Along with her boat-scuttling policies, she introduced policies to stem the use of environmentally harmful fishing methods such as bottom trawl nets, which scrape the ocean floor and damage coral reef ecosystems and bottom-dwelling species. The health of fisheries duly improved, with studies showing an increase in biomass in Indonesian waters and a reduction in illegal, unreported and unregulated fishing.

Farmhand Pak Made Trim holds two of the lobsters being raised on his floating farm in Serangan. According to the ban on exporting larvae, which was re-introduced in June, the lobsters can be sold overseas once they’re over 200 grams. But with shipping costs up due to Covid-19 and uncompetitive prices on the international market, the farm is opting to only sell domestically for the time being. (Image: Daniel Darmawan / China Dialogue Ocean)

Under Edhy, the boat destruction stopped, bottom trawl nets returned and data-sharing with the non-profit Global Fishing Watch (GFW) ended.

Since the departure of Susi in 2019, there have been several leadership and staff changes in the fisheries ministry, said Ko-Jung Lo, GFW’s regional manager for Asia. “The renewal of our agreement with the ministry was delayed because of these changes and, as a result, Indonesia suspended its Vessel Monitoring System data feed to our map.”

Uncertain future

Not everyone was happy about Susi’s policies. She had opponents in the capital, Jakarta, and among business interests. This, along with a shift towards more economy-minded decision-making, is believed to have led to her replacement.

“Globally, almost everyone was disappointed to see someone who was working to manage the fisheries sustainably, in a country that is the world’s second largest producer of seafood, be replaced,” said Yozell. “She was really trying to balance sustainably managing fisheries with the economic needs of the fishing industry.”

Impounded local and foreign fishing vessels await disposal at the port of Benoa in Bali. Some of these vessels were seized for illegal fishing activities during Susi’s term. (Image: Daniel Darmawan / China Dialogue Ocean)

Since taking over, the current fisheries minister, Sakti Wahyu Trenggono, has shown more willingness to engage with civil society, and has been in contact with Susi, according to Arifsyah. In June, he brought back the ban on exporting lobster larvae, and the following month, he reimposed bans on destructive purse seine and bottom trawl fishing. There are concerns, though, about the ministry potentially giving licences to foreign fishing boats to operate in Indonesia.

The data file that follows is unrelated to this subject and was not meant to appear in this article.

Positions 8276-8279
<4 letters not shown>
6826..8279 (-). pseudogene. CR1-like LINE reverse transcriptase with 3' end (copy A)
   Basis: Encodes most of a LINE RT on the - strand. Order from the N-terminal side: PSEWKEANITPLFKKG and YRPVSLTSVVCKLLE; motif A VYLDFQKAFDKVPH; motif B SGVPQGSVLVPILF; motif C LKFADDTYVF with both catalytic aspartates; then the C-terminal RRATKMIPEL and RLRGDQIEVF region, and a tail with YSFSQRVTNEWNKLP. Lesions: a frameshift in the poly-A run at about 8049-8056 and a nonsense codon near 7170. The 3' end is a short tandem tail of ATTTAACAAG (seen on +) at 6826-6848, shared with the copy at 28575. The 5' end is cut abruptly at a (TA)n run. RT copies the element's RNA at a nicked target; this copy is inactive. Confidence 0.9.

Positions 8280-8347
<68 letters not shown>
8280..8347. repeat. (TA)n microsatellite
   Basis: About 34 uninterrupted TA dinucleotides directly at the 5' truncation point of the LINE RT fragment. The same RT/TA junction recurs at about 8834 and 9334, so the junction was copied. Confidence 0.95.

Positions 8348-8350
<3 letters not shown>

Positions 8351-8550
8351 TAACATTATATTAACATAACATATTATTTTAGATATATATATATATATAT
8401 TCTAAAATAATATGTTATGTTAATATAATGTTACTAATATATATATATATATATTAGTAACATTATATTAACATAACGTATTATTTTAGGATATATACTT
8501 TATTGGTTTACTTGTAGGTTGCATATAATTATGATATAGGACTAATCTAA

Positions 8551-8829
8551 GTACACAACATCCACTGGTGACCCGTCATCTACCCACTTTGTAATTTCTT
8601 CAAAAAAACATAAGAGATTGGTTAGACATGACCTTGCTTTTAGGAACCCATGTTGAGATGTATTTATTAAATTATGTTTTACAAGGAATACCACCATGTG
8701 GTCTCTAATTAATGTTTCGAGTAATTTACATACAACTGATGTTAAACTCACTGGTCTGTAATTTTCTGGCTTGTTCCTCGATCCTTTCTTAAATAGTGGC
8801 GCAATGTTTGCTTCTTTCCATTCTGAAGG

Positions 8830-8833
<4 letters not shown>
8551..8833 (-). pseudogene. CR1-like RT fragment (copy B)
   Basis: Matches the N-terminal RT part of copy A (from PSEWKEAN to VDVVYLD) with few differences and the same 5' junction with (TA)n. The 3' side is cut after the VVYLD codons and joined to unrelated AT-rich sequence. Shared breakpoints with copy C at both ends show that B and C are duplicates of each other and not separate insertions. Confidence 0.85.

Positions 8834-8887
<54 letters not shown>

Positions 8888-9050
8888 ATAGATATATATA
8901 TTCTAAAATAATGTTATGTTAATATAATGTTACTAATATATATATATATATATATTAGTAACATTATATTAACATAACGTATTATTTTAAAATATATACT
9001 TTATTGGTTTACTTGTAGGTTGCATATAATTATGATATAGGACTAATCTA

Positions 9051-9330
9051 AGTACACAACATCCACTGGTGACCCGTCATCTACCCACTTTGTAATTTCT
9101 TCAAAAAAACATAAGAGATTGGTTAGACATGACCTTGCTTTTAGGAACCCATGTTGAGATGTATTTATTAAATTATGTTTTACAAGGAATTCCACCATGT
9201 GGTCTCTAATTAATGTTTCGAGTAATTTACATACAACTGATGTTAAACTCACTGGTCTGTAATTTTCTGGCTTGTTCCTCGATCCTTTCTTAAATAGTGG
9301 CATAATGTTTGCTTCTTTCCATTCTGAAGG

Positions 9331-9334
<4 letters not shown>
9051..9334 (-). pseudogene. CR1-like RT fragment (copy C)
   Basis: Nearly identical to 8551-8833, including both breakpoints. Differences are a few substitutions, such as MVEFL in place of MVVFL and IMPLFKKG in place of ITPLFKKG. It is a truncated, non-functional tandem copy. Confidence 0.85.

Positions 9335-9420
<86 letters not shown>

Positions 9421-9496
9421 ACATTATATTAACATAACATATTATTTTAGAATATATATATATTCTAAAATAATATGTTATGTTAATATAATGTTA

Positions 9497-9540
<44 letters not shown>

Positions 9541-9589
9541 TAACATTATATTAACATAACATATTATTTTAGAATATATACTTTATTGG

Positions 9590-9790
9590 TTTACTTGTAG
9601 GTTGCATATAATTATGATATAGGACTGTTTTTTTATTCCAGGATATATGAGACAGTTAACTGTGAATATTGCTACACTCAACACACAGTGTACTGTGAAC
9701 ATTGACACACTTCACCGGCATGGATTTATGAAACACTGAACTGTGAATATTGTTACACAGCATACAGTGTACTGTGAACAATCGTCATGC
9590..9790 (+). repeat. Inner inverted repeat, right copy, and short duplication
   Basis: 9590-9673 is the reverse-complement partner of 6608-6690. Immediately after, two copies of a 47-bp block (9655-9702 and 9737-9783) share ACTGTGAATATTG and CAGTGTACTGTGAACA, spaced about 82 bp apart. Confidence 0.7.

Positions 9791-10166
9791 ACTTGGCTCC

Bustar Maitar, CEO of Indonesian NGO EcoNusa, said that reducing the number of permits given to foreign fishing boats “will surely provide larger space to small fishers”. He added: “The Indonesian native fishers therefore could catch fish in Indonesian waters.”

Slamet, a fisher from Java who has lived in Bali for over 30 years, mends his nets. He is angry about the competition small-scale fishers like him face from industrial boats, which can “take a tonne in a single haul”.  He describes how industrial vessels use spotlights to fish: “That’s what ruins and depletes the fish stocks here. Back in minister Susi’s day, fishing with lights was illegal, but not any more.” (Image: Daniel Darmawan / China Dialogue Ocean)

Also of concern is Indonesia’s Omnibus Law on Job Creation, a 1,028-page bill that became law late last year. The broadest amending of Indonesia’s legal code in decades, it modified or annulled 79 different laws that govern land use, environmental impacts, infrastructure and much more. It has the potential to speed up the implementation of environmentally harmful development projects such as ports, coal plants and land reclamation – without proper local consultation or environmental impact analysis.

“We’re concerned that the omnibus law will result in more conflicts on the ground, because the environment and coastal communities will be deprioritised,” said Arifsyah.

Despite the uncertainty at the fisheries ministry, GFW is focusing on working with local governments and organisations, especially on a challenge that Susi wasn’t able to address during her first term – managing small-scale vessels.

Rigid inflatables belonging to the water unit of the Indonesian police sit ready outside the coast guard station in Benoa. The boats are taken out on patrols twice a day, mainly to check for fishing vessels operating without a licence. (Image: Daniel Darmawan / China Dialogue Ocean)

“Small-scale fisheries are a vital source of nutrition and income for many communities in Indonesia. Yet nearly all small-scale fishing, which makes up almost 90% of Indonesia’s fishing sector, is unmonitored and unreported,” said Lo. “With more affordable tracking technology and better monitoring data, we would like to support Indonesia’s small-scale fisheries sector [in] efforts to promote legal, reported and regulated fishing activity.”

Arifsyah hopes that Sakti, and President Jokowi, turn back to the model implemented under Susi, which also means playing an active role in global conferences and negotiations.

“Let’s bring back Indonesia’s leadership in the international forum,” said Arifsyah. “Share the challenges, and be proactive in commitments around saving the ocean and ending human trafficking. That is something that we hope the current minister takes forward.”